ATbar Unilateral Cooperation in Response to Terrorist Attacks - The Sinai terror attacks as a case-study
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Unilateral Cooperation in Response to Terrorist Attacks - The Sinai terror attacks as a case-study

13/10/2004 | by Multiple Authors  

The title of this article may appear self-contradictory; after all, how can cooperation be “unilateral.” However, such was the cooperation between Egyptian and Israeli rescuers following the recent simultaneous terrorist attacks in the Sinai. This cooperation was not worked out in advance, and after a rocky start, significantly improved in real-time in the days following the attacks.

It has become clear in the years since the 9/11 attacks that the essence of countering global terrorism is multi-level cooperation. The terrorists are not bound by the sort of political barriers and national conflicts that affect the nations trying to combat them, and are not obliged to adhere to paradigms. Nor should the counter-terrorists be bound by such constraints.

The attacks on the Taba Hilton and Ras-a-Satan resorts can serve as a case-study for counter terrorism response cooperation and can help to map out preparations for future incidents.

Of course, successful cooperation need not be limited to first responders or to the handling of attacks after the fact. Rather, successful cooperation at other levels, such as intelligence, could help to prevent attacks altogether.

The Sinai incidents—multiple car-bombings at widely separated sites (one of which apparently aimed to collapse a hotel and create a mass casualties)—required meticulous and complex preparations. Similarly, the response to such a multiple-attack is tremendously complex, in which the speed at which critical decisions are made has a direct influence on reducing casualties and damage control. Thus the response should require meticulous preparations as well.

It is important to point out that although a hot intelligence warning was issued to military and political decision makers in Israel and in Egypt, to the best of our knowledge no bilateral or unilateral think-tank was established to discuss possible scenarios and requisite preparations. Had such a forum been convened, it would certainly have brought up the possibility of Israeli rescuers working on Egyptian soil in an emergency and the need to respect Egyptian sovereignty, and a mutual, or even unilateral, solution could have been arrived at. For example, the possibility could have been raised at the outset that Israeli first-responders enter Egyptian territory in civil-clothing. Other issues that could have been addressed in advance are weapons, aerial evacuation etc. It would have been possible to prepare in advance operative checklists on issues of mutual agreement, while issues where conflict was likely to arise could have been mapped out ahead of real-time crisis negotiation. Reducing the scope of unexpected cooperation issues allows for focus and more effective crisis management. A phone call to President Mubarak would have been part of a checklist in the Foreign Office or Prime-minister Office.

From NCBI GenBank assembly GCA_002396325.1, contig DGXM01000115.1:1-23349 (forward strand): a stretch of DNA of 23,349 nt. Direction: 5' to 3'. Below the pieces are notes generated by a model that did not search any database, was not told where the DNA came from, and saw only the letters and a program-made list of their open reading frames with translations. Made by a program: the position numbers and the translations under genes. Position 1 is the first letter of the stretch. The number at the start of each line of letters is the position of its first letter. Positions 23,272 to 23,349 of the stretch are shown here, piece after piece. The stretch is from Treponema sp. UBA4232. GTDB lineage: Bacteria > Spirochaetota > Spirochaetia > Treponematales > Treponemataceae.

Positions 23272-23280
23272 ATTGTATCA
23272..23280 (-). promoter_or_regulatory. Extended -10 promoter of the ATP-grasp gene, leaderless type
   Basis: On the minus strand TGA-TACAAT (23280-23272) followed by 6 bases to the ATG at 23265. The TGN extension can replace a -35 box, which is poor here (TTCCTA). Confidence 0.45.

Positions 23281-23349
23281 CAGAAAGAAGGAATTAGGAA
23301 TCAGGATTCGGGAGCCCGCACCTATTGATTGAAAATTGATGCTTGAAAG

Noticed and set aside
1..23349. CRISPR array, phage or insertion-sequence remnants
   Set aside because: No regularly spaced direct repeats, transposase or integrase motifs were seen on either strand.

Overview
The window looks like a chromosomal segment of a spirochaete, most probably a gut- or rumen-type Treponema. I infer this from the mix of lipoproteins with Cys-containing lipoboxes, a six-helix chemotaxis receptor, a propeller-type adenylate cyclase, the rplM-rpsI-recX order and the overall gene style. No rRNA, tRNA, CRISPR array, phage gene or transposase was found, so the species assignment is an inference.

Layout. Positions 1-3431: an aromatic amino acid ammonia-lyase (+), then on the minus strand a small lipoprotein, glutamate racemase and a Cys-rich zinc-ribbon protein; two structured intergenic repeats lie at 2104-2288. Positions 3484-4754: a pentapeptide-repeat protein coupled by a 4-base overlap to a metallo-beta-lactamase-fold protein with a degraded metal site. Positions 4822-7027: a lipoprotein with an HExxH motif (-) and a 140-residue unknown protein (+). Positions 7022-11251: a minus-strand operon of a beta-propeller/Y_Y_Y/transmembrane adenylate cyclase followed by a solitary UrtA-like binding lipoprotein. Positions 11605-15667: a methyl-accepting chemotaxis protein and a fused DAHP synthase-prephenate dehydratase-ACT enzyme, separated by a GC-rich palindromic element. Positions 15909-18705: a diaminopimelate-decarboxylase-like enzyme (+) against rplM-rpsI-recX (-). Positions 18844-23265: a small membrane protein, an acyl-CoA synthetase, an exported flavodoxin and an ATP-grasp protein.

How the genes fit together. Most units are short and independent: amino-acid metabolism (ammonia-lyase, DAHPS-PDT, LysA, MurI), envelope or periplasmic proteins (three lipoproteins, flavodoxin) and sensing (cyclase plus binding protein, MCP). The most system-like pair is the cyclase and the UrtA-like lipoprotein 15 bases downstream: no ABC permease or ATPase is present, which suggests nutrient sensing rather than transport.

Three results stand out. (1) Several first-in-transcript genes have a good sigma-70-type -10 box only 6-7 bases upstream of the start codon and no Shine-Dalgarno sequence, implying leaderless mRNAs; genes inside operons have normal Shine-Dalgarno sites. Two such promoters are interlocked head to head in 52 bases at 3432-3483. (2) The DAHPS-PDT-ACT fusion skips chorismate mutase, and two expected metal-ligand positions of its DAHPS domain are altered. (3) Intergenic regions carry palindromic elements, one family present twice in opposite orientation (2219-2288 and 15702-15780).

This type of advanced planning—along with situational scenarios, ‘war games,’ and simulations—is a familiar vehicle for military training, and has been developed further within the discipline of Knowledge Management (KM).

Scenario planning and context-dependent learning

Scenarios are instrumental in military planning and are used to detail contingency plans for a range of eventualities, from which the ‘action plan’ is chosen and adapted. In a similar manner, the enemy’s possible scenarios are created based on available intelligence, and analyzed in light of probability and consequences to our forces. This analysis of possible enemy actions is not done merely as a risk analysis, but forms an integral component of our own scenarios.

However, in industry, scenarios are used in different contexts. “In the creative media, it may mean a storyline…strategists, policy makers and planners use scenarios in a ‘future-oriented’ sense” (Ringland 2002). Indeed in the field of knowledge management, the use of scenarios has been promoted as a vehicle for the creation and dissemination of common knowledge and vision, through the formation of common future scenarios. This allows for the development of a unified organizational paradigm.